Show Summary Details
Page of

Cardiac involvement in infectious disease 

Cardiac involvement in infectious disease
Page of

PRINTED FROM OXFORD MEDICINE ONLINE (www.oxfordmedicine.com). © Oxford University Press, 2021. All Rights Reserved. Under the terms of the licence agreement, an individual user may print out a PDF of a single chapter of a title in Oxford Medicine Online for personal use (for details see Privacy Policy and Legal Notice).

date: 07 March 2021

Acute rheumatic fever is an immunologically mediated multisystem disease induced by recent infection with group A streptococcus. About 5% of people have the potential to develop acute rheumatic fever after infection by a strain of streptococcus with propensity to cause the condition. Most cases (97%) occur in low-income and some middle-income countries, with indigenous populations in some affluent countries also affected. Children aged 5–15 years are most commonly affected, and rheumatic heart disease remains the most common acquired heart disease of childhood in the world. Most medical practitioners in industrialized countries will rarely, if ever, see a case. However, the dramatic decline in incidence of acute rheumatic fever in industrialized countries during the second half of the 20th century was not replicated in many developing countries, or among some indigenous and other populations living in poverty in industrialized countries.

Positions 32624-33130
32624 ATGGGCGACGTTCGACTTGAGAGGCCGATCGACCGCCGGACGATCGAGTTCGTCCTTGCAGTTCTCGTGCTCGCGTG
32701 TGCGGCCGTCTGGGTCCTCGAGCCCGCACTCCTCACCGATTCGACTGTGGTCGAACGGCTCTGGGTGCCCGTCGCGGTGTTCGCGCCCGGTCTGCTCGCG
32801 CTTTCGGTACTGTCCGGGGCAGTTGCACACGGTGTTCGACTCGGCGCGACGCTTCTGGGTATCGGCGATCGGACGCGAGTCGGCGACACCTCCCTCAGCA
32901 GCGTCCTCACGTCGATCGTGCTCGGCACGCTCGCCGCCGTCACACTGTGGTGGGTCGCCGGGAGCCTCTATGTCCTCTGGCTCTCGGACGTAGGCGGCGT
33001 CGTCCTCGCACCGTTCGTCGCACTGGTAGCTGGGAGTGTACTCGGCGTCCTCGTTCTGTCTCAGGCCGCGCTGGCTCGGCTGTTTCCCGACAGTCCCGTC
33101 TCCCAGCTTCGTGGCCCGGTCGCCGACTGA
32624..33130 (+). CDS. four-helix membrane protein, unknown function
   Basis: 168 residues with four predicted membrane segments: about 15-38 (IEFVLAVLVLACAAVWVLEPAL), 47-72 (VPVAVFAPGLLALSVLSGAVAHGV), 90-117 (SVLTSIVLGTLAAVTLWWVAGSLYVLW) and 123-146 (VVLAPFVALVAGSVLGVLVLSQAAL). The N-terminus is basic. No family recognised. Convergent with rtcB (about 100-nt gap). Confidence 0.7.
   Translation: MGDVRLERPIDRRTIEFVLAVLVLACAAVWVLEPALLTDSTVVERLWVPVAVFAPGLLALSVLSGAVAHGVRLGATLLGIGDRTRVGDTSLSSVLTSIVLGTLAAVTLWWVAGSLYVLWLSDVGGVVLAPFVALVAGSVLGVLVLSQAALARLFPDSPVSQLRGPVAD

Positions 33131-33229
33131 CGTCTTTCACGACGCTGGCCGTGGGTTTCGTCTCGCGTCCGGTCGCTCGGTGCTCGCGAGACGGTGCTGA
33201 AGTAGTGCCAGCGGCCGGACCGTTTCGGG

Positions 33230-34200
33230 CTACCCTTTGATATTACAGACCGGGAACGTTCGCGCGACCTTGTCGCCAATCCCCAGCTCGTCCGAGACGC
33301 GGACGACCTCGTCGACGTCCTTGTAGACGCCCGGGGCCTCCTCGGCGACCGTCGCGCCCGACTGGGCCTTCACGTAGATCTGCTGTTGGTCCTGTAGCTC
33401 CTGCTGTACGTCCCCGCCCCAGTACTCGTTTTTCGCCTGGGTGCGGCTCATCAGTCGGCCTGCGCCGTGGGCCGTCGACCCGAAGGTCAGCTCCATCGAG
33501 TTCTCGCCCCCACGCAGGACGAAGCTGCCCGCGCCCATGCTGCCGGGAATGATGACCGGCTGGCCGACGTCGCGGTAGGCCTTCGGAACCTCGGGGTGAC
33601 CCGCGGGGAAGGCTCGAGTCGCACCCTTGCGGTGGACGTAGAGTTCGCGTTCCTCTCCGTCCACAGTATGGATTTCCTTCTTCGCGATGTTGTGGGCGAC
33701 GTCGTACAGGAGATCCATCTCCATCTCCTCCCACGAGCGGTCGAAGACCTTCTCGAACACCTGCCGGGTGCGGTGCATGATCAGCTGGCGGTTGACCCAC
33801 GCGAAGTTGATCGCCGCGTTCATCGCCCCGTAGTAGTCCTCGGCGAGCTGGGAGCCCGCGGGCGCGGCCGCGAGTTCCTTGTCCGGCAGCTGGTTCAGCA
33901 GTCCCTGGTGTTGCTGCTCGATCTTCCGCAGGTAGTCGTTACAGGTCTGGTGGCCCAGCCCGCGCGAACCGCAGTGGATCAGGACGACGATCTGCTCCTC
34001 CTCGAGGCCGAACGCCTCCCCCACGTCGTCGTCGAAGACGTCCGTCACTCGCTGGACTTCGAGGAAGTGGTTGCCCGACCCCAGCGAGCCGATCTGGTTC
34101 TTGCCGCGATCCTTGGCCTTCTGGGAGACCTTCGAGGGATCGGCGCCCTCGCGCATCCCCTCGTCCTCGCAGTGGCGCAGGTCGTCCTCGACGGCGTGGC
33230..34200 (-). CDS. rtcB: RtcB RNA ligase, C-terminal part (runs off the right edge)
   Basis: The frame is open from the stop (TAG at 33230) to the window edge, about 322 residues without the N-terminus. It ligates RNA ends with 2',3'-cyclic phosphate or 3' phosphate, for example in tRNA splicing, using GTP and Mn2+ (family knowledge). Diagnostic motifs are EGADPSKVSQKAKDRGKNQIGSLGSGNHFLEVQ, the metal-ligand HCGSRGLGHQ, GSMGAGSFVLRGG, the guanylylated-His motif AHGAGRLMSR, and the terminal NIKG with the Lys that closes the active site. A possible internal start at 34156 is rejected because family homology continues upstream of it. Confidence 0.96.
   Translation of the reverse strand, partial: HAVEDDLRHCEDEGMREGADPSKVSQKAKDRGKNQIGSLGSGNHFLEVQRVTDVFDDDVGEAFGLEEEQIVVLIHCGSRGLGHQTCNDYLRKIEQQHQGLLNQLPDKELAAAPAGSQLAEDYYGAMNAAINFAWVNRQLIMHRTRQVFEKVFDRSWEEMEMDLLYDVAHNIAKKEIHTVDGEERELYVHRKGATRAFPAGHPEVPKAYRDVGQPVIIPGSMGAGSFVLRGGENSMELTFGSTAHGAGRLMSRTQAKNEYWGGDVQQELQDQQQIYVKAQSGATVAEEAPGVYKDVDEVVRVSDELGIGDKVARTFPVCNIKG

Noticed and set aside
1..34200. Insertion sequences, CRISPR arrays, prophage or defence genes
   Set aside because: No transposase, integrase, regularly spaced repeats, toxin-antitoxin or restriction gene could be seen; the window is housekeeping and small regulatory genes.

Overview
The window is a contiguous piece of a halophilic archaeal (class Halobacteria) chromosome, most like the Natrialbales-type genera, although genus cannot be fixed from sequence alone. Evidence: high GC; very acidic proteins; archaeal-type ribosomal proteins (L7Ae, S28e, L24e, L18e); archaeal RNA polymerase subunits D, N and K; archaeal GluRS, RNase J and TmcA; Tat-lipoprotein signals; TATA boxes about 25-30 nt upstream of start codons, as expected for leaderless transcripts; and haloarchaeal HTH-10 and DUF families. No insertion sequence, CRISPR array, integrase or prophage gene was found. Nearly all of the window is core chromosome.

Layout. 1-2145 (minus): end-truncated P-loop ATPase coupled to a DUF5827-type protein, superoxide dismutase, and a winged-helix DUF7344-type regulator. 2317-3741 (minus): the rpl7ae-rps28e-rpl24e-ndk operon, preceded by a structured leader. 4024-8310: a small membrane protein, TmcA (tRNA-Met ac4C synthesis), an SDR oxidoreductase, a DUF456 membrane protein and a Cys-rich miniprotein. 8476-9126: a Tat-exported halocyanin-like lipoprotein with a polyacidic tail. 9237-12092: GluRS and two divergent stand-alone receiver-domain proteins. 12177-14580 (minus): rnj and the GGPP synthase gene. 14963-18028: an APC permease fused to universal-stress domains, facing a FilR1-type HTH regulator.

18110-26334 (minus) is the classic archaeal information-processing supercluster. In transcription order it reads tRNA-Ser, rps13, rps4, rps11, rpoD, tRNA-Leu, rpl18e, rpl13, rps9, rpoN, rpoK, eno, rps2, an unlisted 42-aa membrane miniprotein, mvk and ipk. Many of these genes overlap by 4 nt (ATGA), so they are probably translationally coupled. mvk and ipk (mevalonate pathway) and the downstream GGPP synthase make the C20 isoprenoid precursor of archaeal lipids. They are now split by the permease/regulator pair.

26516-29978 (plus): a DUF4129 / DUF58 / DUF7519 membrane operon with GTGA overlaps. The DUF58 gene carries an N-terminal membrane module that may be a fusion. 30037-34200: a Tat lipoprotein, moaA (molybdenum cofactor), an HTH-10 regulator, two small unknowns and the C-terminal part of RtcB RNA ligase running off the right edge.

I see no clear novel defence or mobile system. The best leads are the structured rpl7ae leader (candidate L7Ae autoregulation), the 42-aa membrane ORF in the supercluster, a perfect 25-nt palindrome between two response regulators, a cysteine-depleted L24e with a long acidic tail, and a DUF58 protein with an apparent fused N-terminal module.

Access to the complete content on Oxford Medicine Online requires a subscription or purchase. Public users are able to search the site and view the abstracts for each book and chapter without a subscription.

Please subscribe or login to access full text content.

If you have purchased a print title that contains an access token, please see the token for information about how to register your code.

For questions on access or troubleshooting, please check our FAQs, and if you can't find the answer there, please contact us.